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Killer deer terrorizing pets, people in Peachtree City? Wildlife officials have possible explanation

What experts believe is happening and why locals feel there's more to the story.
Credit: Rott70
Wild female deer

PEACHTREE CITY, Ga. — The Georgia Department of Natural Resources is warning residents about aggressive deer after reports of them attacking - and even killing - pets in Peachtree City, Georgia.

One such case was that of Christy Daniels whose dog Penny was attacked just days earlier. Video of the moments leading up to the attack shows a deer seemingly without fear as it lurks around a group of people and the dog. The video shuts off before the attack itself.

"I've lived here 31 years; I've never had an issue with deer before," she told 11Alive.

But this isn't the only report of the aggressive animals in the area.

"A few weeks ago, I heard about my friend Hunter's dog getting mauled in his backyard and not making it," she said. "Didn't think much of that, it was just an isolated incident as far as I was concerned. Then, Carolyn's dog was attacked while they were walking the paths last week."

So far, she's counted about 20 cases. And these generally don't start as dogs on the hunt.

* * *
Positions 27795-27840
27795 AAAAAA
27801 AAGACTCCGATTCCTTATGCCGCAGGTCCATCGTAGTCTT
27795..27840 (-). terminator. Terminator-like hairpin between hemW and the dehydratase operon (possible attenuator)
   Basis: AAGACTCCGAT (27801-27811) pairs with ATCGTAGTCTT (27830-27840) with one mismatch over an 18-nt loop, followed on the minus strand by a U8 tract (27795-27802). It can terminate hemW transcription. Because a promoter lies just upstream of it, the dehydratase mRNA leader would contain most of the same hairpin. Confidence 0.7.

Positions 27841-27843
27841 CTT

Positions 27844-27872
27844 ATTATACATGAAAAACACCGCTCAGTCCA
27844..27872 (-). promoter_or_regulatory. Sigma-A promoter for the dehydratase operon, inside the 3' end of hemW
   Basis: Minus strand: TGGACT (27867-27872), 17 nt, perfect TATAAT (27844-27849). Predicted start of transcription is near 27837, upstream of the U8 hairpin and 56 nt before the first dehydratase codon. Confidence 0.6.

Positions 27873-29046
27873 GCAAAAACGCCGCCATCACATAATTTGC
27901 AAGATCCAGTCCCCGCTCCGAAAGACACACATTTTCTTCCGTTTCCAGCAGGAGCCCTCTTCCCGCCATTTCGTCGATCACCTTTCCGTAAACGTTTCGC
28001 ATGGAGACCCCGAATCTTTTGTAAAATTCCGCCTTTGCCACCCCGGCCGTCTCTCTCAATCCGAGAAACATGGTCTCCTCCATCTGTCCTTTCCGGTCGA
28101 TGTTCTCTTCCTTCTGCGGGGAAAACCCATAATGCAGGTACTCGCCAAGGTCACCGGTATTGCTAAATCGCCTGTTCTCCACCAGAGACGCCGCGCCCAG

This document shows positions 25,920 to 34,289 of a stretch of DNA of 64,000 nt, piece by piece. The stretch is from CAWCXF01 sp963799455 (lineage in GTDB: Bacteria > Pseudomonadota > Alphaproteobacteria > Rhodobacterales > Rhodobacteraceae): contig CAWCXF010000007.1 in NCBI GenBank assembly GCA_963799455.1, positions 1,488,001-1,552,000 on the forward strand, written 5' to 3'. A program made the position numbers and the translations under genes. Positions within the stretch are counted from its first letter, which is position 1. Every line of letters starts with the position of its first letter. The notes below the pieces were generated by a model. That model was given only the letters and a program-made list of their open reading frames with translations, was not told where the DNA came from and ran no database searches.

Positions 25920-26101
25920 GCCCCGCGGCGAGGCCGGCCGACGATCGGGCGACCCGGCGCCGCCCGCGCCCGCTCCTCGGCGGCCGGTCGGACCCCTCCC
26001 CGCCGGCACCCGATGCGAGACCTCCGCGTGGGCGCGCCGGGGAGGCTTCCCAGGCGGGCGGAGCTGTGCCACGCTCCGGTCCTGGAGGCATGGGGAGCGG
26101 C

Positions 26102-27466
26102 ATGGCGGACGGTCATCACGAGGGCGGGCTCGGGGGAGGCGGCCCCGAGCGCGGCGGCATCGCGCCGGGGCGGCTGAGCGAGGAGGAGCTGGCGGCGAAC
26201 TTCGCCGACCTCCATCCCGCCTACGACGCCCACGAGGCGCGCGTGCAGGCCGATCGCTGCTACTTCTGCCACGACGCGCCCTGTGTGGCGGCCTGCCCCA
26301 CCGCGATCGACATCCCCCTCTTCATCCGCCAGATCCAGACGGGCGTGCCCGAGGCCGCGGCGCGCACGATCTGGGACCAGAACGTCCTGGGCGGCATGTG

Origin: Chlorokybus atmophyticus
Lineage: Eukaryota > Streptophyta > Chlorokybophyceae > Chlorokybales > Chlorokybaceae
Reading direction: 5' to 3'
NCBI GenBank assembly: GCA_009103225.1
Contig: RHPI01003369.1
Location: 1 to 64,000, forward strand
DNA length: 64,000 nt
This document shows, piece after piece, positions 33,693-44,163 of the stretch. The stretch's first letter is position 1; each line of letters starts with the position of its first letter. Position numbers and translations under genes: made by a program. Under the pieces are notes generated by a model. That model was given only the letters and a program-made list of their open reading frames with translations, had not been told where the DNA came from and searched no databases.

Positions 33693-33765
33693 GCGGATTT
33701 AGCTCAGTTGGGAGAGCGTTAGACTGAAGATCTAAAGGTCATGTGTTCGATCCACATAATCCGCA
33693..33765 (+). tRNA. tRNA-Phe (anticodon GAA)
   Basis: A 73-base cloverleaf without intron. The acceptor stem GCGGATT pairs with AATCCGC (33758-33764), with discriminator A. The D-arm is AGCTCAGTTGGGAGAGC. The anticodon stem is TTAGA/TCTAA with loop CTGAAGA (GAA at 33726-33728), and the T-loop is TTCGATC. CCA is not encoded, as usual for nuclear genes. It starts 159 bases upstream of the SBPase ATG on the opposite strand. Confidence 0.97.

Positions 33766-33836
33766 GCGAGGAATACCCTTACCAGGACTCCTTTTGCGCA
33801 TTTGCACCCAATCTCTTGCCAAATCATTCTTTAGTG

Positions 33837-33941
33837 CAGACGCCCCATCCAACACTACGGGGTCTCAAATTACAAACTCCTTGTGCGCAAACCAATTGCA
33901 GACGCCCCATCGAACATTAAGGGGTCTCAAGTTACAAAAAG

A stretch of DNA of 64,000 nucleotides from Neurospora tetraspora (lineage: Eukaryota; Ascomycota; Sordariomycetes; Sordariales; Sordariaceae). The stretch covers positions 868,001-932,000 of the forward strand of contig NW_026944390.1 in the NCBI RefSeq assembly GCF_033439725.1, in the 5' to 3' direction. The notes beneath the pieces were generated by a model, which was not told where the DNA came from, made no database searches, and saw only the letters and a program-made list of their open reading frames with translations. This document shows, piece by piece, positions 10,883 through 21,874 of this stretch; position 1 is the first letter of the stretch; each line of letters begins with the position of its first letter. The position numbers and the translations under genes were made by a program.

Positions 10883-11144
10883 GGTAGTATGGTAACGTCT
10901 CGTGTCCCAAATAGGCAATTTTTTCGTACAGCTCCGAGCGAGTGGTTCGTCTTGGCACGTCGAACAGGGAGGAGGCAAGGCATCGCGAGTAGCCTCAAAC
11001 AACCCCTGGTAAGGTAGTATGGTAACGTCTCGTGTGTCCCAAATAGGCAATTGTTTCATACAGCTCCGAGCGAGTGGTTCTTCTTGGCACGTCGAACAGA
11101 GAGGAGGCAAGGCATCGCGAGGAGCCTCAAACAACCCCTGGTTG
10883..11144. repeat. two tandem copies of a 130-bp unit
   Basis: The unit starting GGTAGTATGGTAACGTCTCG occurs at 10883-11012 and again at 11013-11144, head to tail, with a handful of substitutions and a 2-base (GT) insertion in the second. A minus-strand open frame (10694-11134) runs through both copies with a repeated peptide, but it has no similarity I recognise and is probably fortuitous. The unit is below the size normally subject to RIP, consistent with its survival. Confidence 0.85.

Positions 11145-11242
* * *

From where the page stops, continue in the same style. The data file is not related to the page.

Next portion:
"We're not talking about dogs that are going after the deer and the deer are retaliating. We are talking about innocent people walking their innocent dogs and being attacked," Daniels said.

Those dogs include ones just like her own pet, Penny.

While deer are not known for their aggressive nature, the recent attacks are serving as a reminder to the public that they are wild animals.

DNR Biologist Tina Johannsen said the attacks are unusual, but are likely the reaction of a protective doe during the peak birthing season.

Johannsen said that June and July are among the biggest birth months for deer and a time when the newborn fawns are essentially defenseless. Already trying to protect their offspring, these does can be a lot less fearful of humans because they spend so much time around them in neighborhood settings.

Even so, protective does are typically bold but not too brave - nor are they predators. Johannsen recommended that anyone approached by a protective mother deer run the other way. She said the deer won't chase them.

She added that the deer, spotting unusual behavior, will run the other way, too. She recommends locals just bear with the nuisance for a couple of weeks more - when the babies have grown a bit and their mother doesn't see people - or pets - as a threat. Fawns usually reach that level at about a month old.

Daniels isn't so sure that baby deer are the only factor, though.

"I know that that is part of it, but does have fawns every spring, and we haven't had this issue," she said. "I do believe overpopulation is a huge problem - overbuilding, overdeveloping I know is also contributing. But what if there are environmental factors?"

In the meantime, she's keeping an eye on her dog - and on her fences.

"I'm not trying to say, 'Let's go kill Bambi'," Daniels said. "We just want to spread the word and let people know there is definitely something going on here."

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